Television Advertisings Influence On Gender Roles Sociology Essay Example
Television Advertisings Influence On Gender Roles Sociology Essay Example

Television Advertisings Influence On Gender Roles Sociology Essay Example

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  • Pages: 6 (1447 words)
  • Published: September 19, 2017
  • Type: Essay
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Television advertising in the United States has greatly influenced how Americans raise their children. Traditional gender stereotypes, such as associating pink with girls and blue with boys, have been deeply ingrained in society for a long time. These color choices and prevailing gender stereotypes play an important role in children's learning as they help them associate objects, including toys, with specific genders. As television advertising has advanced from black and white to color televisions over the years, it continues to promote new products that can enhance one's lifestyle but often emphasizes gender roles that impact children's thoughts. My inconspicuous research aims to investigate how television advertisements from the 1960s to the 1980s influenced and contributed to these gender roles. To fully understand television's influence on society, it is crucial to acknowledge that society also shapes individuals through identifiable stru


ctural characteristics and historical circumstances. This process is referred to as socialization, where individuals learn how to behave according to a particular culture's rules and expectations. Socialization occurs throughout life because the roles individuals assume depend on their circumstances.Various factors, including family, friends, peers, teachers, schools, religious institutions, and the media contribute to socialization. Television is one of these agents of socialization and it has a significant impact on our self-concepts, attitudes, tastes, values, emotions, and behavior (Newman 2011:59). It plays a crucial role in shaping society's purchasing decisions by presenting a distorted reality filled with extravagant experiences. An example of this is the frenzy for Cabbage Patch Dolls during the 80s when each doll was marketed as unique with its own name and birth certificate. People bought them to show off their purchase to others. Thi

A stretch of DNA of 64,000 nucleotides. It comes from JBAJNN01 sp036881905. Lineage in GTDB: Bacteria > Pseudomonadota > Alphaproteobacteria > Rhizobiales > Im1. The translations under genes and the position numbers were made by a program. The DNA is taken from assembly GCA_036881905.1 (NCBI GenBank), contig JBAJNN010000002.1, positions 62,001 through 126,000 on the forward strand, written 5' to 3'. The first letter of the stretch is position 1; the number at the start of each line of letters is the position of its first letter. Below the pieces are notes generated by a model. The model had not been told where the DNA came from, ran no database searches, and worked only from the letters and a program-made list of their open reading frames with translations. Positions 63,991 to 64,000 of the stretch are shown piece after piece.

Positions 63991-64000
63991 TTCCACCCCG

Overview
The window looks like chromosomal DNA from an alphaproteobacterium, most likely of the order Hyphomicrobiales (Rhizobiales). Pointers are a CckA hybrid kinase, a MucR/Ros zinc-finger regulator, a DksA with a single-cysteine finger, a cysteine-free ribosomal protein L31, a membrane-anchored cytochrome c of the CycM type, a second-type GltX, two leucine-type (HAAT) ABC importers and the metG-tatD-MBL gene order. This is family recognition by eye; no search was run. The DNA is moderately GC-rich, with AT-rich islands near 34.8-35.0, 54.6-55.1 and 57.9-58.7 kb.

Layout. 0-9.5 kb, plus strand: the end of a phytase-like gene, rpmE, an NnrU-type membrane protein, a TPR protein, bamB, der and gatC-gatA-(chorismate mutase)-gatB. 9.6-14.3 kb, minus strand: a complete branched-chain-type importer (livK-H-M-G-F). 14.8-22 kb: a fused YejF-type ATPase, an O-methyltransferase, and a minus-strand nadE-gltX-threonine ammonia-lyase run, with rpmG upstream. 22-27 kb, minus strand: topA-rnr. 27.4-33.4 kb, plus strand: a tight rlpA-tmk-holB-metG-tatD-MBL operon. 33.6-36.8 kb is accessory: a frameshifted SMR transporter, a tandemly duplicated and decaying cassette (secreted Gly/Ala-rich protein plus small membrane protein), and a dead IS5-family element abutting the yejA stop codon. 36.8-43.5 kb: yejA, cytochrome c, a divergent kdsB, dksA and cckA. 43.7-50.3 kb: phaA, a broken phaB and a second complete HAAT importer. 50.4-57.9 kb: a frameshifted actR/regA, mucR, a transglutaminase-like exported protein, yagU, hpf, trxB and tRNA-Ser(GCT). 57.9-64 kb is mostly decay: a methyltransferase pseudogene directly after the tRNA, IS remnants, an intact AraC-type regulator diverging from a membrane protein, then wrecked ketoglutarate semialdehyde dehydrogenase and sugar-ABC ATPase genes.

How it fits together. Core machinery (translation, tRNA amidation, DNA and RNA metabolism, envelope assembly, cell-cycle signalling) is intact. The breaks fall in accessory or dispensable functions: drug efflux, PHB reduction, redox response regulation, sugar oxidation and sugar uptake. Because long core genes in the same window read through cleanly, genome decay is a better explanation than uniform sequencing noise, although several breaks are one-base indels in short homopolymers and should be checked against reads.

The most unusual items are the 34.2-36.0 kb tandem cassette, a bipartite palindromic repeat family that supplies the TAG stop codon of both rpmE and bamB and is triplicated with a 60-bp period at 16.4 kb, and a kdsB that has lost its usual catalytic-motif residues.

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led to aggressive exchanges during holiday seasons but eventually their popularity declined.

Undoubtedly advertising creates a sense of urgency among viewers and often uses celebrities like actors, singers, and young models to attract consumer attention. This immediately triggers a desire in consumers to have what their favorite celebrity is endorsing. Companies recognize the effectiveness of advertising and are willing to invest substantial amounts of money in creating profitable commercials that captivate viewers' attention. The cost of commercials can range from hundreds to millions of dollars for a 30-second spot depending on factors such as network,timeofday,and special events like Presidential Campaigns or major sports events like the Olympics or Super Bowl.
Television plays a crucial role in the lives of many Americans, with most households owning multiple sets. However, this heavy reliance on TV can lead to negative consequences as people often believe everything shown on television to be true. The content aired by major networks greatly influences people's perception of reality. According to a Nielsen study, the average American spends more than 34 hours per week watching live television, which significantly shapes social behavior. The evolution of advertising has been remarkable, particularly during the 1960s when commercials started targeting children who were exposed to advertised products through shows they watched. Shows like Howdy Doody introduced various products like Hostess bars and wonder bread when advertising was less intrusive. Gender is a concept that has existed for centuries and encompasses psychological, social, and cultural aspects that define masculinity and femininity, distinguishing between males and females (Newman, 2011:65).The text discusses how gender identity is assigned to unborn children based on factors like the strength of their kicks or the